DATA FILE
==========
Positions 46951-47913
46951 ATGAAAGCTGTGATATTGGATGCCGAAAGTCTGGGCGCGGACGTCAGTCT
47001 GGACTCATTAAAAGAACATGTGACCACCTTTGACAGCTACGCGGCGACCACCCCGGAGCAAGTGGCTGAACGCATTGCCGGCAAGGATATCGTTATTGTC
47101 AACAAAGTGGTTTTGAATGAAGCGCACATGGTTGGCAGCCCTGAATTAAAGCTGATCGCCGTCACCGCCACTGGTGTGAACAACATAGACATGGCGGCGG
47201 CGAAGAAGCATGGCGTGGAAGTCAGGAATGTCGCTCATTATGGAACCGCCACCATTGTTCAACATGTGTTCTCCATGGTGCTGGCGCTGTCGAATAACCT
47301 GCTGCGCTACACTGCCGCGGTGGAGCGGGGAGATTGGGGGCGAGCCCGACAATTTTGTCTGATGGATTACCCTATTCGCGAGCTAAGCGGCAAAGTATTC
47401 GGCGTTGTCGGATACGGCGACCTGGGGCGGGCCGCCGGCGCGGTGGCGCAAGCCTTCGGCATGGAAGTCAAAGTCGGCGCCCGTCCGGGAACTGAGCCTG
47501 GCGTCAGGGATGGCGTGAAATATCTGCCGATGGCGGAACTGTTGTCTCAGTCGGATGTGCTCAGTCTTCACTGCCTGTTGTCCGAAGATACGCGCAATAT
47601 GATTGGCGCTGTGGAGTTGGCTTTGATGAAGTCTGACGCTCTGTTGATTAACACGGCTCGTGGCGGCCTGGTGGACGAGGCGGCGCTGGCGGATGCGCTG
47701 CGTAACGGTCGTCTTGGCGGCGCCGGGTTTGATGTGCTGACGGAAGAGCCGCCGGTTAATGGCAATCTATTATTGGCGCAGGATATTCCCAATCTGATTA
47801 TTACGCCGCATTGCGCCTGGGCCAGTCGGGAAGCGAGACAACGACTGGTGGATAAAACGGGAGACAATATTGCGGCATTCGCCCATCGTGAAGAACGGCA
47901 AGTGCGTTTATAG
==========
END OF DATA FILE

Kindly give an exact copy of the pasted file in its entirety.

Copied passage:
Positions 46951-47913
46951 ATGAAAGCTGTGATATTGGATGCCGAAAGTCTGGGCGCGGACGTCAGTCT
47001 GGACTCATTAAAAGAACATGTGACCACCTTTGACAGCTACGCGGCGACCACCCCGGAGCAAGTGGCTGAACGCATTGCCGGCAAGGATATCGTTATTGTC
47101 AACAAAGTGGTTTTGAATGAAGCGCACATGGTTGGCAGCCCTGAATTAAAGCTGATCGCCGTCACCGCCACTGGTGTGAACAACATAGACATGGCGGCGG
47201 CGAAGAAGCATGGCGTGGAAGTCAGGAATGTCGCTCATTATGGAACCGCCACCATTGTTCAACATGTGTTCTCCATGGTGCTGGCGCTGTCGAATAACCT
47301 GCTGCGCTACACTGCCGCGGTGGAGCGGGGAGATTGGGGGCGAGCCCGACAATTTTGTCTGATGGATTACCCTATTCGCGAGCTAAGCGGCAAAGTATTC
47401 GGCGTTGTCGGATACGGCGACCTGGGGCGGGCCGCCGGCGCGGTGGCGCAAGCCTTCGGCATGGAAGTCAAAGTCGGCGCCCGTCCGGGAACTGAGCCTG
47501 GCGTCAGGGATGGCGTGAAATATCTGCCGATGGCGGAACTGTTGTCTCAGTCGGATGTGCTCAGTCTTCACTGCCTGTTGTCCGAAGATACGCGCAATAT
47601 GATTGGCGCTGTGGAGTTGGCTTTGATGAAGTCTGACGCTCTGTTGATTAACACGGCTCGTGGCGGCCTGGTGGACGAGGCGGCGCTGGCGGATGCGCTG
47701 CGTAACGGTCGTCTTGGCGGCGCCGGGTTTGATGTGCTGACGGAAGAGCCGCCGGTTAATGGCAATCTATTATTGGCGCAGGATATTCCCAATCTGATTA
47801 TTACGCCGCATTGCGCCTGGGCCAGTCGGGAAGCGAGACAACGACTGGTGGATAAAACGGGAGACAATATTGCGGCATTCGCCCATCGTGAAGAACGGCA
47901 AGTGCGTTTATAG